Great interview with Nigerian-British actor Chukwudi Iwuji, recently on BBC2 in the Anthony Hopkins ‘King Lear’ and currently playing Othello at Shakespeare in the Park, NYC.
There is a lot worth listening to, and here I’ve listed some favourites of mine – what would you pull out?
07:25 (10:25) “Steeped in the language”: the very sounds of the words, Shakespeare as “the greatest director of all times” – the importance of the language
11:50 (13:15) How Iwuji copes if he doesn’t feel something coming from another actor for him to respond to and he is “looking at dead air”
21:15 On Hamlet (including women playing)
23:00 On Ira Aldridge, great 19th century black actor
29:30 “Acting is happening constantly” for an actor, not just when in a job (part of the Q&A section that starts at 27:00)
So… what strikes you most? Comment below!
Predecessor to heroes from Zorro to Batman, that dashing, disguised saviour with a wonderfully entertaining – and seemingly indolent – secret identity, The Scarlet Pimpernel has long been a favourite of mine. I’ve read the original novel (and more, if I recall correctly) and on screen I’ve enjoyed the performances of Anthony Andrews (with Jane Seymour), Richard E. Grant (with Elizabeth McGovern) and the wonderful Leslie Howard, who played both The Scarlet Pimpernel and ‘Pimpernel’ Smith, the latter set in WWII.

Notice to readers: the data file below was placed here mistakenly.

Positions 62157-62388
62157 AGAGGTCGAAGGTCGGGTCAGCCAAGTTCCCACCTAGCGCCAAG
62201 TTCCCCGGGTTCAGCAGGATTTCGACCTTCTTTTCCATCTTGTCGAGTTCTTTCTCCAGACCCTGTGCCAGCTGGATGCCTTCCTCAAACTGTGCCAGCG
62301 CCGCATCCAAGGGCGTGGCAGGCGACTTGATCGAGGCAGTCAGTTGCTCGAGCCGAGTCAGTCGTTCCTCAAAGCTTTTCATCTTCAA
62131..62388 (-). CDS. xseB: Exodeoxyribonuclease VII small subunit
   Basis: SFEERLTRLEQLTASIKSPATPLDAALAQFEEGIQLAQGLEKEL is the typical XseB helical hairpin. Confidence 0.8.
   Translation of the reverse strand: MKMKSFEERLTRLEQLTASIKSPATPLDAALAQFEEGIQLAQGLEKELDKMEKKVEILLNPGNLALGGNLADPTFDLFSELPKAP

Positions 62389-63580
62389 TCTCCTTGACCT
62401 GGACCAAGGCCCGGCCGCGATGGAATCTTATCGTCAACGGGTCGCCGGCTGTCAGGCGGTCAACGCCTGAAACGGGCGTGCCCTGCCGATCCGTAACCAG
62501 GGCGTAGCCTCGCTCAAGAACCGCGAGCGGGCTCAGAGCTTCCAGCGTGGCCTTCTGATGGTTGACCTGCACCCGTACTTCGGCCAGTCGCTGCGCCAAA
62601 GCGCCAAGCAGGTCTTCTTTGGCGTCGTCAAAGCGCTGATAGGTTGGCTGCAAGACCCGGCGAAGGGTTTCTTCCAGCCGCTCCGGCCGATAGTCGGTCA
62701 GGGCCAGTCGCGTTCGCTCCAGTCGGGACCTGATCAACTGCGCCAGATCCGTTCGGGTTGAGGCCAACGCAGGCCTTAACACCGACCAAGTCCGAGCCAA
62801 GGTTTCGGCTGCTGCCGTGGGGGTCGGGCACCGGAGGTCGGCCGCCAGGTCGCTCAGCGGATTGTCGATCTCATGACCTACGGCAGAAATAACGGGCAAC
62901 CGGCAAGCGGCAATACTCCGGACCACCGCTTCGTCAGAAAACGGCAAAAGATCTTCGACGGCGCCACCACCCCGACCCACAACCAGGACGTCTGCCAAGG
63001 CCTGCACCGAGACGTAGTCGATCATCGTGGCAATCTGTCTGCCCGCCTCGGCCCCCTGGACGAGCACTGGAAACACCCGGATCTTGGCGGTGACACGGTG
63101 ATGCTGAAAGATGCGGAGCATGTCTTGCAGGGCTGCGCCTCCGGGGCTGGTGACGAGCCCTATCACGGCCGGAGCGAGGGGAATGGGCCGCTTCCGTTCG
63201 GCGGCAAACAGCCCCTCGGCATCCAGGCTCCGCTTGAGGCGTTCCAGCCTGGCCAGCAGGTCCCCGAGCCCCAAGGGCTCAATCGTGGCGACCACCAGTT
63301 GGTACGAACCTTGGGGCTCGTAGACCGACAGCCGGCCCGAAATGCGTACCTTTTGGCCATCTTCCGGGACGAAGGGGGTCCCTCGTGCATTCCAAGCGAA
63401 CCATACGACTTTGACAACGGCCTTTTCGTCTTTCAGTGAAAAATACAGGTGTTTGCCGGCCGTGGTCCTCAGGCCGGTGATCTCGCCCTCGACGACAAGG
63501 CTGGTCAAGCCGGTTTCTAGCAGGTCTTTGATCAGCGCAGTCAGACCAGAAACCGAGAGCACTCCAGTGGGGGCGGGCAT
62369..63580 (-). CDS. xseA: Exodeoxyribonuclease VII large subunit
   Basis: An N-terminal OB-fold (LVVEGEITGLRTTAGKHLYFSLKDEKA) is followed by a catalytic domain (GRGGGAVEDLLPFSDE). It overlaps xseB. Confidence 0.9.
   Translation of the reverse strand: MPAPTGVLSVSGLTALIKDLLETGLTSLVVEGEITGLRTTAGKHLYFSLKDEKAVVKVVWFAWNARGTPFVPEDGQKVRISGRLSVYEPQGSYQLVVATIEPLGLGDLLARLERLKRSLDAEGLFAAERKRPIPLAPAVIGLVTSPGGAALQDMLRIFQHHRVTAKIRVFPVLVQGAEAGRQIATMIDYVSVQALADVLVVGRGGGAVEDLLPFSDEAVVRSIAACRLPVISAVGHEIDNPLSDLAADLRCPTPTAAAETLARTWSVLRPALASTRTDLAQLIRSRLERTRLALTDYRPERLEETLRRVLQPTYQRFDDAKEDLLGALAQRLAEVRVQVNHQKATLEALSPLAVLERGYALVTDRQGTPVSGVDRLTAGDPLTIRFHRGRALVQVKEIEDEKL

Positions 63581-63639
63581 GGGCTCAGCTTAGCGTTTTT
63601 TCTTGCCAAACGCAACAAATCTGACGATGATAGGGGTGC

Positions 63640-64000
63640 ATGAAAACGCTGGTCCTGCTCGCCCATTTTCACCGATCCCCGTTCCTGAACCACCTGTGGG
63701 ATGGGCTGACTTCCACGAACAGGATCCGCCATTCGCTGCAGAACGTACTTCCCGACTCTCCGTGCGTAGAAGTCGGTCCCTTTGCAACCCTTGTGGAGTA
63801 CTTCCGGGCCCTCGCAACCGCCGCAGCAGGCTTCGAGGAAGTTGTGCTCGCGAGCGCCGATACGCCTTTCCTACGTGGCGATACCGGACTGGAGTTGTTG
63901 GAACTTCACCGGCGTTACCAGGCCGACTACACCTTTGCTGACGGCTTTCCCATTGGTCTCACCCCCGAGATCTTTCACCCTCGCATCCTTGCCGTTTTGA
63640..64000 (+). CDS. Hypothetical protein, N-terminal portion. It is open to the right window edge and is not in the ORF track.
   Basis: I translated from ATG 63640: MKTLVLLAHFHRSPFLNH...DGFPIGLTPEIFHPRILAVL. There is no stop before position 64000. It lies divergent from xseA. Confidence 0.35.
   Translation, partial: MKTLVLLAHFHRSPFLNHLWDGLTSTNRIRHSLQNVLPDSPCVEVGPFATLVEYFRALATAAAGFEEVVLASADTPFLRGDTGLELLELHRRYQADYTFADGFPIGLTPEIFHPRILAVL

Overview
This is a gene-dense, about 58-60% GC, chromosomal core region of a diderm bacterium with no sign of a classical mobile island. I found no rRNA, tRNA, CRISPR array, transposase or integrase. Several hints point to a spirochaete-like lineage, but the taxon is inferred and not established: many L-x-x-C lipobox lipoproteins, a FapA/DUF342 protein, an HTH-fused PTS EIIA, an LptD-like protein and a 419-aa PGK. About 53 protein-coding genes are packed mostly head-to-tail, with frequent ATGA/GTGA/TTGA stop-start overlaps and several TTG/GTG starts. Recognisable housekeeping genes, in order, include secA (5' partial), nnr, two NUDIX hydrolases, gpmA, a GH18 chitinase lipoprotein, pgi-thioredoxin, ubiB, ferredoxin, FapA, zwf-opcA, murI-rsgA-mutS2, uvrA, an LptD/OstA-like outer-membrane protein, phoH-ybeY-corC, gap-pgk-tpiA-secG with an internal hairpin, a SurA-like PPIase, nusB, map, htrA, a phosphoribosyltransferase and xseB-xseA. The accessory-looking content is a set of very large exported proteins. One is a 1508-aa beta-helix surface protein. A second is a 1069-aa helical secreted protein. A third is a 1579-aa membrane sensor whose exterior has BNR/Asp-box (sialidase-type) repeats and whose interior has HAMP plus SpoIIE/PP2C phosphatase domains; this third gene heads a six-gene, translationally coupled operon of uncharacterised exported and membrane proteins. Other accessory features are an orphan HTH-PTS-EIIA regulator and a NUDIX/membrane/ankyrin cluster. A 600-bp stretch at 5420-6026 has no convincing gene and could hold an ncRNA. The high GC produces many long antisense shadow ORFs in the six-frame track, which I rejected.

Have you seen any of these? If so, which was your favourite? Comment below…
Now – to the stage! Thanks to a new play, I found out that Baroness Orczy’s Scarlet Pimpernel actually appeared on stage (1903) well before the first novel was published (1905).
The Scarlet Pimpernel is returning to the stage in a play by Helen Bang, directed by Jennifer Dick.
I was delighted to read the script a few years ago in its development period and have followed its progress since. You can now follow along online with Helen’s blog and the Pimpernel Productions website.
Check out the wit Helen is infusing the play with, and sense her joy in working with this special time and hero…
See the wonderful costume designs by Carys Hobbs and help The Scarlet Pimpernel buckle his swash across the stage:
Here’s to a rip-roaring, rabble-rousing, rotters-roasting return!